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Research paper
Published online: 2020-02-25
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The impact of dissection and re-entry versus wire escalation techniques on long-term clinical outcomes in patients with chronic total occlusion lesions following percutaneous coronary intervention: An updated meta-analysis

Yejing Zhao, Hongyu Peng, Xiaonan Li, Jinghua Liu
DOI: 10.5603/CJ.a2020.0026
·
Pubmed: 32104900

open access

Ahead of print
Original articles
Published online: 2020-02-25

Abstract

Background: The meta-analysis was performed to evaluate the effect of dissection and re-entry (DR) vs. wire escalation (WE) techniques on long-term clinical outcomes in patients with chronic total occlusion (CTO) lesions undergoing percutaneous coronary intervention (PCI).

Methods: Studies were searched in electronic databases from inception to September, 2019. Results were pooled using random effects model and fixed effects model and are presented as risk ratios (RR) with 95% confidence intervals (CI).

Results: Pooled analyses revealed that patients with DR techniques had overall higher complexity CTO lesions than patients with WE techniques and required a greater number of stents and a greater mean stent length. The “extensive” DR techniques may have a higher incidence of target vessel revascularization (TVR) (RR = 2.30, 95% CI: 1.77–2.98), in-stent restenosis (RR = 1.71, 95% CI: 1.30–2.23), in-stent reocclusion (RR = 1.86, 95% CI: 1.03–3.3) and death/MI/TVR (RR = 2.10, 95% CI: 1.71–2.58), when compared with WE techniques, during the long-term follow-up. However, “limited” DR techniques result in more promising outcomes, and are comparable to conventional WE techniques.

Conclusions: Dissection and re-entry techniques were associated with increased risk of long-term negative clinical events, especially “extensive” DR techniques. However, “limited” DR techniques resulted in good long-term outcomes, comparable to WE techniques.

Abstract

Background: The meta-analysis was performed to evaluate the effect of dissection and re-entry (DR) vs. wire escalation (WE) techniques on long-term clinical outcomes in patients with chronic total occlusion (CTO) lesions undergoing percutaneous coronary intervention (PCI).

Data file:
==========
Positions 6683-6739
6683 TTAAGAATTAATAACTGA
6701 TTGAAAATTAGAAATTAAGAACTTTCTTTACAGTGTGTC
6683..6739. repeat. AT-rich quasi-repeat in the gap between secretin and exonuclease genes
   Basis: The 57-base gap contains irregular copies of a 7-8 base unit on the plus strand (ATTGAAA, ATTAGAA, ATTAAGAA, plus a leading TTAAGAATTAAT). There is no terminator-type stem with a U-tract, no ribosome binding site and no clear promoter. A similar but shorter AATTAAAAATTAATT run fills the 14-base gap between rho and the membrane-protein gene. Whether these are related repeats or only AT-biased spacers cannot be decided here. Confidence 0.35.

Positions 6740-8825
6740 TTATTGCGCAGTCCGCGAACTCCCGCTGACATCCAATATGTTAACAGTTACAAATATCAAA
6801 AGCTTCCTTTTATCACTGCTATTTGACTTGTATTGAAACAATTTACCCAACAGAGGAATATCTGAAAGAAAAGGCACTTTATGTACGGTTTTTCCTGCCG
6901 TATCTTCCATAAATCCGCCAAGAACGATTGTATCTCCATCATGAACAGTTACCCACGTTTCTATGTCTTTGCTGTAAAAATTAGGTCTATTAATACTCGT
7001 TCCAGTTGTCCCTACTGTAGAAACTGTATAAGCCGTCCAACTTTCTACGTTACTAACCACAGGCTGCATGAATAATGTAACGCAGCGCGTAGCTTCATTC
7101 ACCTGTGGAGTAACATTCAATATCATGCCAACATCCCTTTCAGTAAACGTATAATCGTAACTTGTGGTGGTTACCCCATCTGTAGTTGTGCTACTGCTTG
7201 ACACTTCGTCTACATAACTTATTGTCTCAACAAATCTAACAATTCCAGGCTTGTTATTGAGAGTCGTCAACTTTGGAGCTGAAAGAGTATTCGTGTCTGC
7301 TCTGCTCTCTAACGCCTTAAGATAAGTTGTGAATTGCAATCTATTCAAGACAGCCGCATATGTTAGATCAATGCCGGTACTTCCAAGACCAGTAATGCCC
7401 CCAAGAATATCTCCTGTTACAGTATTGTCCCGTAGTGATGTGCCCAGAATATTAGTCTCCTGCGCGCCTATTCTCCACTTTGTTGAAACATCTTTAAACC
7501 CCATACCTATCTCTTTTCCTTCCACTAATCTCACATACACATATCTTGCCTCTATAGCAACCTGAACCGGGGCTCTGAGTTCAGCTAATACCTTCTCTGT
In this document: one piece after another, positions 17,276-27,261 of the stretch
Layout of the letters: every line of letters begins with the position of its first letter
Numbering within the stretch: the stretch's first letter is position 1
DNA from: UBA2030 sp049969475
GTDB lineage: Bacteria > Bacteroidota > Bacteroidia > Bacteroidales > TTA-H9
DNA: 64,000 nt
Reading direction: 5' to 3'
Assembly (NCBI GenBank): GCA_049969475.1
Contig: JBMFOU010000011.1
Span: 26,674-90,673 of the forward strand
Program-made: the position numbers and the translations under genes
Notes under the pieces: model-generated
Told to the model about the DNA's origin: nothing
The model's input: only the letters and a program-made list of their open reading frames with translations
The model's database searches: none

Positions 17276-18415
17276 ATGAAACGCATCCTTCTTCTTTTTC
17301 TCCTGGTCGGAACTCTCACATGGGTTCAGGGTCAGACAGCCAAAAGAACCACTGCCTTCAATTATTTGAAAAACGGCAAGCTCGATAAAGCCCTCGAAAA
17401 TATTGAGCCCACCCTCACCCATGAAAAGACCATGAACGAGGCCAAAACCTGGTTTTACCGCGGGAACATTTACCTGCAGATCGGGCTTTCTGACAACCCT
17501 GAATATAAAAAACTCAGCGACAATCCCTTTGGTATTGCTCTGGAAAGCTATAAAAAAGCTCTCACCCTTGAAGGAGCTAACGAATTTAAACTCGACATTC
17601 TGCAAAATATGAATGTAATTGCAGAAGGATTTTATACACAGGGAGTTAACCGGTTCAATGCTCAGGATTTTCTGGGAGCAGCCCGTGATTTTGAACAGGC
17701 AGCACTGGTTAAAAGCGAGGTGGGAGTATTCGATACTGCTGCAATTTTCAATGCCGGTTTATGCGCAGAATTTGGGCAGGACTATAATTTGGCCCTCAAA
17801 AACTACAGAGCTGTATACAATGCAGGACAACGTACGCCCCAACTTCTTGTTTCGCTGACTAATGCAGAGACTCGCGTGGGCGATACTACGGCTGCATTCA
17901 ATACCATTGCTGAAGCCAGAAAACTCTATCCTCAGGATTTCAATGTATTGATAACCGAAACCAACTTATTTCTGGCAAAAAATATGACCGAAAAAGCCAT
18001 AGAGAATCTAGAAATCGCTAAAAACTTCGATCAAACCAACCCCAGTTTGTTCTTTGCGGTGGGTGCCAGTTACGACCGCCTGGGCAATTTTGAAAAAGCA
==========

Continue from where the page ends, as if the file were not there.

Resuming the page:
Methods: Studies were searched in electronic databases from inception to September, 2019. Results were pooled using random effects model and fixed effects model and are presented as risk ratios (RR) with 95% confidence intervals (CI).

Results: Pooled analyses revealed that patients with DR techniques had overall higher complexity CTO lesions than patients with WE techniques and required a greater number of stents and a greater mean stent length. The “extensive” DR techniques may have a higher incidence of target vessel revascularization (TVR) (RR = 2.30, 95% CI: 1.77–2.98), in-stent restenosis (RR = 1.71, 95% CI: 1.30–2.23), in-stent reocclusion (RR = 1.86, 95% CI: 1.03–3.3) and death/MI/TVR (RR = 2.10, 95% CI: 1.71–2.58), when compared with WE techniques, during the long-term follow-up. However, “limited” DR techniques result in more promising outcomes, and are comparable to conventional WE techniques.

Conclusions: Dissection and re-entry techniques were associated with increased risk of long-term negative clinical events, especially “extensive” DR techniques. However, “limited” DR techniques resulted in good long-term outcomes, comparable to WE techniques.

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Keywords

chronic total occlusion, percutaneous coronary intervention, dissection and re-entry, wire escalation, meta-analysis

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About this article
Title

The impact of dissection and re-entry versus wire escalation techniques on long-term clinical outcomes in patients with chronic total occlusion lesions following percutaneous coronary intervention: An updated meta-analysis

Journal

Cardiology Journal

Issue

Ahead of print

Article type

Research paper

Published online

2020-02-25

DOI

10.5603/CJ.a2020.0026

Pubmed

32104900

Keywords

chronic total occlusion
percutaneous coronary intervention
dissection and re-entry
wire escalation
meta-analysis

Authors

Yejing Zhao
Hongyu Peng
Xiaonan Li
Jinghua Liu

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